A Raisin in the Sun (Integrative Reflective Essay)
A Raisin in the Sun (Integrative Reflective Essay) February 12, 2010 Lorraine Vivian Hansberry (May 19, 1930 – January 12, 1965) was an innovative pioneer who broke down many barriers in her short life. The youngest of four children, she was born in Chicago, IL to Carl and Nannie Perry Hansberry. Her parents were well educated social and political activists who exposed their children to Afro centric ideology throughout their lives. Her father, a successful real estate developer and entrepreneur; is credited with introducing the kitchenette and studio apartment concepts.
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As a result, Lorraine grew up in an upper middle class atmosphere even so she identified strongly with the poor children she observed. When Lorraine was eight years old her father purchased a home in an exclusive “whites only” Chicago neighborhood and moved his family in. They were greeted with intense hostility from their neighbors; Lorraine was almost killed when someone threw a brick through a window just narrowly missing her. The local courts evicted the Hansberrys citing restrictive covenant violations.
They fought back challenging the local court’s ruling all the way to the Supreme Court ending with a landmark decision which eventually led to the restrictive covenants being repealed (Hansberry v Lee, 1940). Carl Augustus Hansberry died at the age of 51 of a cerebral hemorrhage. A Raisin in the Sun focuses on a poor black family living in a Southside Chicago ghetto over several weeks in the 1950s. The Younger family consists of Mama (the matriarch); her son Walter; Ruth Walter’s wife; their son Travis and Beneatha (Mama’s daughter and Walter’s sister).
The storyline involves a $10,000 life insurance check from the death of Mr. Younger (Mama’s husband). Everyone has their own thoughts as to how the money should be disbursed resulting in several dramatic clashes over competing ideas. Mama wants to buy a house and get her family out of the ghetto; Walter wants to use the money to invest in a liquor store with some of his friends; and Beneatha wants to the money to pay her medical school tuition. There are several subplots involving family issues and self discovery. Walter is preoccupied with trying to become rich as a business man thinking that will solve his family’s problems.
Beneatha struggles with her identity as an educated black woman, her dream to be a doctor and embracing her African roots. Ruth discovers she’s pregnant and contemplates abortion out of fear that another child would further tax the family’s resources. Mama puts a down payment on a house believing that a bigger brighter home will help them all. All she could afford was a house in Clybourne Park an all white neighborhood. When word gets out that they are moving in, the neighbor association sends a representative to buy them out to keep them from moving in. Mr. Lindner is turned away by the Youngers rejection of his offer.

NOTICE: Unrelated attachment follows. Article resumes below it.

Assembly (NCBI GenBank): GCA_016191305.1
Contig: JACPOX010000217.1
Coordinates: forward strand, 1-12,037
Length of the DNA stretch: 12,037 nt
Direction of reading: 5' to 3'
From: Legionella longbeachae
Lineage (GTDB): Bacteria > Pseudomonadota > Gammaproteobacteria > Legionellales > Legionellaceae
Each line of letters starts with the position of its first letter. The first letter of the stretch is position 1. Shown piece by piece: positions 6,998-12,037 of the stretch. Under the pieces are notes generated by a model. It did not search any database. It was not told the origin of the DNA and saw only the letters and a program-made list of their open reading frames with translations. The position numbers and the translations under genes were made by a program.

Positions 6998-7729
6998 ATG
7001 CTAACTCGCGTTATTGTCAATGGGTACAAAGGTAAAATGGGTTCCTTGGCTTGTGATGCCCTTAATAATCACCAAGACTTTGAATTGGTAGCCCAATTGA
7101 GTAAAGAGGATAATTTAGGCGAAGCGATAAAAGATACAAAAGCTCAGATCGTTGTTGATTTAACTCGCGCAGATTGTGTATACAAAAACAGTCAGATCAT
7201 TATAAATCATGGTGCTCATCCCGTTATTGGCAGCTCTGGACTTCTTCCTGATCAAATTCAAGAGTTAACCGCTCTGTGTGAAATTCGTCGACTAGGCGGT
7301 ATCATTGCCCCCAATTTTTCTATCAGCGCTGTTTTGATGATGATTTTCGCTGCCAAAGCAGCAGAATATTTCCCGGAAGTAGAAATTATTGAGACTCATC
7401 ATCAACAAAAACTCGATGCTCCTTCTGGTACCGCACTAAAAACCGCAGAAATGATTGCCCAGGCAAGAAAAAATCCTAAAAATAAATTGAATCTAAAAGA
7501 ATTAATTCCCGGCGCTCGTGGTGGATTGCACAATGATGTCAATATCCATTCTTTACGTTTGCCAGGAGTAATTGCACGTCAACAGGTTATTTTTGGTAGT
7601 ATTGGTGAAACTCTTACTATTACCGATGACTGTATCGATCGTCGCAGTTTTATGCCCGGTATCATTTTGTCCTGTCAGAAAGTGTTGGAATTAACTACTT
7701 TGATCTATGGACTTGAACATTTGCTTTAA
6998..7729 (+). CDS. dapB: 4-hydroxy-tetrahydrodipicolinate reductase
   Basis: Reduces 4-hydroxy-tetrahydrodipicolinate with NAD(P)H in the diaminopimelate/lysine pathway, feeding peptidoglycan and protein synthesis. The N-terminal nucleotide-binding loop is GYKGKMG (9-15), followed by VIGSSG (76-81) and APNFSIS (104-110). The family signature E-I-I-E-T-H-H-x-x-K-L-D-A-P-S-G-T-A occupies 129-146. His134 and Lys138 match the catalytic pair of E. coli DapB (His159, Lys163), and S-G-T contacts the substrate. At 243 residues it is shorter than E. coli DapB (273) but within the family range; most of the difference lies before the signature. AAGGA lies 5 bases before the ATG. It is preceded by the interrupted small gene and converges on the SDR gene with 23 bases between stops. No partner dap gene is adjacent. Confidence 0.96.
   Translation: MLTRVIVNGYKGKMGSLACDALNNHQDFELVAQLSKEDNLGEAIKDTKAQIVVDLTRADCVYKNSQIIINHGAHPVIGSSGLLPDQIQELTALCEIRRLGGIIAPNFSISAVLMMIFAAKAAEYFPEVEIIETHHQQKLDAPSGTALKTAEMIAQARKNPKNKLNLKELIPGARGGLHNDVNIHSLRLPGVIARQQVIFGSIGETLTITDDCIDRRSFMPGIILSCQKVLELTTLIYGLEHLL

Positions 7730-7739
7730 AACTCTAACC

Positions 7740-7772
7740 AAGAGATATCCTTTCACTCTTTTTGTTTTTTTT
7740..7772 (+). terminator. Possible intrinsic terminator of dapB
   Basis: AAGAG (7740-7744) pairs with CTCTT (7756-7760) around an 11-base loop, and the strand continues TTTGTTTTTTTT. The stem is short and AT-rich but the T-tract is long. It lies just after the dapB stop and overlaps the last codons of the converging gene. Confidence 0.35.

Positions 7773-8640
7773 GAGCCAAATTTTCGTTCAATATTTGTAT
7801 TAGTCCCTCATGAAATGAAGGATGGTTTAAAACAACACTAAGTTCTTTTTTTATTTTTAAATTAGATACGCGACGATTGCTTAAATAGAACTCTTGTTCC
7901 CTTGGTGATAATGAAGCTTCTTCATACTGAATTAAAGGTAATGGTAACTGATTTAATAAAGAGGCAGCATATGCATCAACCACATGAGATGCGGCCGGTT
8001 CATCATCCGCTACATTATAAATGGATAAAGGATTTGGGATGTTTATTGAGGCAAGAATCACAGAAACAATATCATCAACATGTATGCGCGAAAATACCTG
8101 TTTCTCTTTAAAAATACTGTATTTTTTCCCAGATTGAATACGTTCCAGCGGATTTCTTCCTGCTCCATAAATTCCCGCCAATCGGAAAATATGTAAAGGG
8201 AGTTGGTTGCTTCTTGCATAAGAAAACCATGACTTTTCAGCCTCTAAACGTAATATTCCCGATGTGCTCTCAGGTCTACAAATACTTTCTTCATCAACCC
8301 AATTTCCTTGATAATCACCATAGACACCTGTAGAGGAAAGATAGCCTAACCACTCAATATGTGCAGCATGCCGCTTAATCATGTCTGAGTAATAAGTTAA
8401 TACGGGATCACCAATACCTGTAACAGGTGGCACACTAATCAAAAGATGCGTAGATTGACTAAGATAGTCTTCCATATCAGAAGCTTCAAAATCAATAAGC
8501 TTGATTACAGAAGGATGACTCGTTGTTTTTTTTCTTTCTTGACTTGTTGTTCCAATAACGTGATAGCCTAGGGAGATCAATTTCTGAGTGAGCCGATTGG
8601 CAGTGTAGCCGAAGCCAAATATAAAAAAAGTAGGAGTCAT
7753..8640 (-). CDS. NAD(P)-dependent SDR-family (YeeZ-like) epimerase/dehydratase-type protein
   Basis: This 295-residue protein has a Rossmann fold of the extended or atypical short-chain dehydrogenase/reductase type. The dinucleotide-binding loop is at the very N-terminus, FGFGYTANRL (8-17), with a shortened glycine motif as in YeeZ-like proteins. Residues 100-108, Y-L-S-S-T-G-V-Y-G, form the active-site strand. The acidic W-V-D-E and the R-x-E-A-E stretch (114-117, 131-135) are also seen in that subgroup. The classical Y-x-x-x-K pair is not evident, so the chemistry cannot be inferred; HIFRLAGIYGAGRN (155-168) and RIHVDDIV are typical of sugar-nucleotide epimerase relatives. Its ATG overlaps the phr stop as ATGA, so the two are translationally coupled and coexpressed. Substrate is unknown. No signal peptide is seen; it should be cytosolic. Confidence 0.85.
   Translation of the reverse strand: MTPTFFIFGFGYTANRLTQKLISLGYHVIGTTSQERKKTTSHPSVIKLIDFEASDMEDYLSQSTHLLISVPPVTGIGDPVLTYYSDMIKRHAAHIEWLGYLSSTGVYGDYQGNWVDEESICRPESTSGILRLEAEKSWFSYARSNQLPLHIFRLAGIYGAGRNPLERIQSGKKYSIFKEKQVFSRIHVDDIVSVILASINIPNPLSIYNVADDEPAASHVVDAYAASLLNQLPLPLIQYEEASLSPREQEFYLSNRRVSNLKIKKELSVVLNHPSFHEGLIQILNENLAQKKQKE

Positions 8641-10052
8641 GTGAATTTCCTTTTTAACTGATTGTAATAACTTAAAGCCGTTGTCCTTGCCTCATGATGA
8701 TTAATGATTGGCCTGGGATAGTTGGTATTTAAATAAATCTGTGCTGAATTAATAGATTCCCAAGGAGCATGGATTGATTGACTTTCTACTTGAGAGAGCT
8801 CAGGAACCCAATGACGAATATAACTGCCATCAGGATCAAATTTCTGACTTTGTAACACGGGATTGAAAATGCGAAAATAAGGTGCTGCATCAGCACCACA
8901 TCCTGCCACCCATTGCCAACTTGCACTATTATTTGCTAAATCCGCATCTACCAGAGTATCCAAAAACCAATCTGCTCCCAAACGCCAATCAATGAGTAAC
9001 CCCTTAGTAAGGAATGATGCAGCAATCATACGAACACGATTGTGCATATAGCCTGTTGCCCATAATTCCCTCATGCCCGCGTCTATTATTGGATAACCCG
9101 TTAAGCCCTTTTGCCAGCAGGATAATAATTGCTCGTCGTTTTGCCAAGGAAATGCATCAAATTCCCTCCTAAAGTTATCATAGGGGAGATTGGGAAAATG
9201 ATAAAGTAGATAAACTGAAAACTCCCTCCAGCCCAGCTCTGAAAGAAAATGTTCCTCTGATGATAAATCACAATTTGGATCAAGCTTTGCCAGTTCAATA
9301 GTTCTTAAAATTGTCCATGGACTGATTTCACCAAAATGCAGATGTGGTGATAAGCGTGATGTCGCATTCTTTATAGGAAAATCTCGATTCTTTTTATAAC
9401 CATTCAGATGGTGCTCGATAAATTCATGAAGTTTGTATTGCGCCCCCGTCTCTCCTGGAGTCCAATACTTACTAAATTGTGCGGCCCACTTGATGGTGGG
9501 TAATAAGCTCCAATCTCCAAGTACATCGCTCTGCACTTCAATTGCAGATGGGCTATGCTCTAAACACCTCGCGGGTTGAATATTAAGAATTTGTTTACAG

Shortly thereafter, Walter learns that the man he had invested the remaining $6,500 with has run off with his money. Upon learning that Walter had not deposited $3,000 in the bank for Beneatha’s tuition, his family turned against him. Faced with the humiliating realization that he had squandered his family’s future, he calls Mr. Lindner to come back. Beneatha’s African boyfriend comes over to help them pack and finds Beneatha doubting herself and her future as a doctor. He admonishes her for her lack of idealism and attachment to the money from her father’s death.
He tells her of his dream to return to Africa with her as a doctor to help him bring positive changes in his country. His proposal renews her faith in becoming a doctor and resurrects her courage and pride. Walter tells the family that he has asked Mr. Lindner to return to the apartment to negotiate a large settlement. They don’t agree with his decision and let him know they don’t want anyone dictating where they can live. When Mr. Lindner arrives Walter tells Travis to go outside to play. Mama tells him to stay so that he can listen and learn from his father. Faced with the prospect of losing his son’s respect by kowtowing to Mr.
Lindner, Walter announces that the family has decided to move into the house because his father earned it for them. They will try to be good neighbors and don’t want to make any trouble or fight any causes. As Mr. Lindner leaves displeased with the turn of events, the movers arrive and start carrying boxes to the truck. Lorraine Hansberry was ahead of her times in many ways. A Raisin in the Sun discussed issues such as: the black family values; African American identity and beauty; the relationships of married couples; generational conflicts; black men and women; outspoken feminism.
In creating the Younger family Hansberry relied on her memories growing up and experiencing the traumatic brutality her family suffered when they moved into South Park. Lorraine sought to create real characters not the stereotypes that were prevalent at the time. She created characters that anyone could relate to regardless of race. The Younger family was like any other American family they just wanted a chance to be like other people.